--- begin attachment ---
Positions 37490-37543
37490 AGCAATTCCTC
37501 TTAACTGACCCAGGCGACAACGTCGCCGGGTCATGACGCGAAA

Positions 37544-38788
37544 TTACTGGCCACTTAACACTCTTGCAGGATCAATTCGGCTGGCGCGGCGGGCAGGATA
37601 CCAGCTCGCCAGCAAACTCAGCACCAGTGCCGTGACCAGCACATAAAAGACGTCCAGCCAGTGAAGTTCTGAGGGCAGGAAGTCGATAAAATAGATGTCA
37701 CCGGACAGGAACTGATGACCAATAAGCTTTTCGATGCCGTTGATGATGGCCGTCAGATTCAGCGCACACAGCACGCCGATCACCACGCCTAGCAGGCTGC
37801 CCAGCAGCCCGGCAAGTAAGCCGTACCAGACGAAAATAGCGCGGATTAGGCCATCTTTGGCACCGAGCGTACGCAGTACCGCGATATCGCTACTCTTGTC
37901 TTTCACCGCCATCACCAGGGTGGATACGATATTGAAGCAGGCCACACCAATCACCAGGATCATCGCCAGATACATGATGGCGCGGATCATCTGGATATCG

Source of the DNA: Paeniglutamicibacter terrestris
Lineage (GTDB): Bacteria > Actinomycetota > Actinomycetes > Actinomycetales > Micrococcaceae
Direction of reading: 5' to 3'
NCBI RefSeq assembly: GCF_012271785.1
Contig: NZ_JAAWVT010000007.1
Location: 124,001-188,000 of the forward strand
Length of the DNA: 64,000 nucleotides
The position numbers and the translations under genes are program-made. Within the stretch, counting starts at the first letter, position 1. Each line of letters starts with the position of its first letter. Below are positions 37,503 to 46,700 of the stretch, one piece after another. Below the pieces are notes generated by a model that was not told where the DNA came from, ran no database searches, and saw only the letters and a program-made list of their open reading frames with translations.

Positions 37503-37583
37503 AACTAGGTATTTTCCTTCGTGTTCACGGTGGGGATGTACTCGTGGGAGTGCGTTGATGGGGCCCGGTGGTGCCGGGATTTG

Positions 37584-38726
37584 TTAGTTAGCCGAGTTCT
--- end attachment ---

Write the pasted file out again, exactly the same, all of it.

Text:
Positions 37490-37543
37490 AGCAATTCCTC
37501 TTAACTGACCCAGGCGACAACGTCGCCGGGTCATGACGCGAAA

Positions 37544-38788
37544 TTACTGGCCACTTAACACTCTTGCAGGATCAATTCGGCTGGCGCGGCGGGCAGGATA
37601 CCAGCTCGCCAGCAAACTCAGCACCAGTGCCGTGACCAGCACATAAAAGACGTCCAGCCAGTGAAGTTCTGAGGGCAGGAAGTCGATAAAATAGATGTCA
37701 CCGGACAGGAACTGATGACCAATAAGCTTTTCGATGCCGTTGATGATGGCCGTCAGATTCAGCGCACACAGCACGCCGATCACCACGCCTAGCAGGCTGC
37801 CCAGCAGCCCGGCAAGTAAGCCGTACCAGACGAAAATAGCGCGGATTAGGCCATCTTTGGCACCGAGCGTACGCAGTACCGCGATATCGCTACTCTTGTC
37901 TTTCACCGCCATCACCAGGGTGGATACGATATTGAAGCAGGCCACACCAATCACCAGGATCATCGCCAGATACATGATGGCGCGGATCATCTGGATATCG

Source of the DNA: Paeniglutamicibacter terrestris
Lineage (GTDB): Bacteria > Actinomycetota > Actinomycetes > Actinomycetales > Micrococcaceae
Direction of reading: 5' to 3'
NCBI RefSeq assembly: GCF_012271785.1
Contig: NZ_JAAWVT010000007.1
Location: 124,001-188,000 of the forward strand
Length of the DNA: 64,000 nucleotides
The position numbers and the translations under genes are program-made. Within the stretch, counting starts at the first letter, position 1. Each line of letters starts with the position of its first letter. Below are positions 37,503 to 46,700 of the stretch, one piece after another. Below the pieces are notes generated by a model that was not told where the DNA came from, ran no database searches, and saw only the letters and a program-made list of their open reading frames with translations.

Positions 37503-37583
37503 AACTAGGTATTTTCCTTCGTGTTCACGGTGGGGATGTACTCGTGGGAGTGCGTTGATGGGGCCCGGTGGTGCCGGGATTTG

Positions 37584-38726
37584 TTAGTTAGCCGAGTTCT